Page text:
Participants must complete an online module prior to starting the course. During the program, economic education experts will cover topics such as money and inflation, business cycles and unemployment, and government in the economy. Program participants will work in groups to develop new lesson ideas for teaching economic concepts in their classrooms in multidisciplinary settings.

The program syllabus is available on AIER's website
  • When: August 2-4, 2016; 8:00 a.m. - 4: 30 p.m.
  • Where: Federal Reserve Bank of Philadelphia, 7th and Arch Streets, Philadelphia, PA
  • Who: High school educators
  • Credit: Participants will receive either 38 hours of Act 48 credit or can opt to register for three graduate credits from the Massachusetts College of Liberal Arts. (Graduate credit requires payment of separate $300 fee.)
  • Registration Fee: $50 (Registration fee includes breakfast and lunch daily and all curriculum materials.)
  • Registration Link: here

In addition to this new program, the Federal Reserve Bank of Philadelphia is also offering its well-established and highly regarded Making Sense of Money and Banking course from July 18 - 22. Registration is due by July 11 and can be completed online. You can also watch a video about the course. 

ModelCourseModel Personal Finance Course for Pennsylvania High Schools
Professional Resource

A team of Pennsylvania educators has developed an excellent tool for high school teachers that have or are starting a course in personal finance. 

The Model Personal Finance Course for Pennsylvania High Schools provides a detailed framework for a standalone, one-semester course divided into six modules. The course can serve as either a "springboard" or a "ruler."  Districts that are just starting to develop a course can use the course as a springboard or jumping off point and avoid countless hours trying to start from scratch. Meanwhile, schools with an established standalone or integrated course, can use the course as a means of comparing objectives and locating new instructional resources. 

The course is available online through the Pennsylvania Department of Education's Standards Aligned System (login required) or in PDF form. If you need assistance in using the course, please contact Hilary Hunt with The Making Cents Project at hilary@makingcentspa.org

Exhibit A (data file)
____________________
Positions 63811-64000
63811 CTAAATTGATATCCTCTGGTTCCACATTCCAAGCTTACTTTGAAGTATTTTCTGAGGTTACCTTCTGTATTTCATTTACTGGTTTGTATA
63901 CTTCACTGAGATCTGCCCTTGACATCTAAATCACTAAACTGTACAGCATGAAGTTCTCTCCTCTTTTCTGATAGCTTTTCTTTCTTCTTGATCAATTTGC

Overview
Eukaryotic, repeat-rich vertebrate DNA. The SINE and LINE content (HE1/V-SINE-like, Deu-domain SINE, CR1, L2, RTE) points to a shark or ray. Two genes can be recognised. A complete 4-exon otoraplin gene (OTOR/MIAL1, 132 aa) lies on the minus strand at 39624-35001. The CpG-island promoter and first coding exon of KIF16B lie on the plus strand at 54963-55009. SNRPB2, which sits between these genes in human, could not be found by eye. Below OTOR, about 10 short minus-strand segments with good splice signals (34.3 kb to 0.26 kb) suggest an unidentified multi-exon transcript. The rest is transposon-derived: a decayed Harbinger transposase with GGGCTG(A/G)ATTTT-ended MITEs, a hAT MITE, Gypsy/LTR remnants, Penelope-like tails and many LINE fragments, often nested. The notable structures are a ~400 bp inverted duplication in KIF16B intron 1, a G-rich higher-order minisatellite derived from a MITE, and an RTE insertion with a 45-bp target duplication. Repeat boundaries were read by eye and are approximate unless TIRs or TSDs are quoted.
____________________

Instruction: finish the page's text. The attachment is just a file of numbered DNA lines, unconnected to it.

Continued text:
Expand Your Knowledge
FAFSA®, short for Free Application for Federal Student Aid is the form college students must complete to see if they are eligible for federal student aid. Student aid may be in the form of a grant, work-study, or a loan. If the student is a dependent on their parent's income tax return, parental income tax information is needed to complete the FAFSA. If the student is totally independent (e.g. graduate student, emancipated minor) or a returning adult student, their income tax information is used on the FAFSA.

Upcoming Timing Changes
Completing the FAFSA form may be confusing, especially the first time. Starting with the 2016-2017 application cycle, the pressure to file the tax return early in the filing season will not be a concern because the  prior year's tax return can be used. In addition, starting with the 2017-18 cycle, the application can be filed starting in  October instead of January.  
July 1, 2016 -
June 30, 2017
2016-17 Jan. 1, 2016 -
June 30, 2017
July 1, 2017 -
June 30, 2018
2017-18 Oct. 1, 2016 -
June 30, 2018
July 1, 2018 -
June 30, 2019
2018-19 Oct. 1, 2017 -
June 30, 2019

Understanding the language used on the FAFSA application may be aided by using  the glossary of terms  f ound on the FAFSA website.
Students who want to be considered for state or university specific aid should also find out those deadlines as they may be different from the FAFSA application deadline.  Tons of information about FASA can be found on the   U. S. Department of Education Federal Student Aid website .

AskFAFSA Office Hours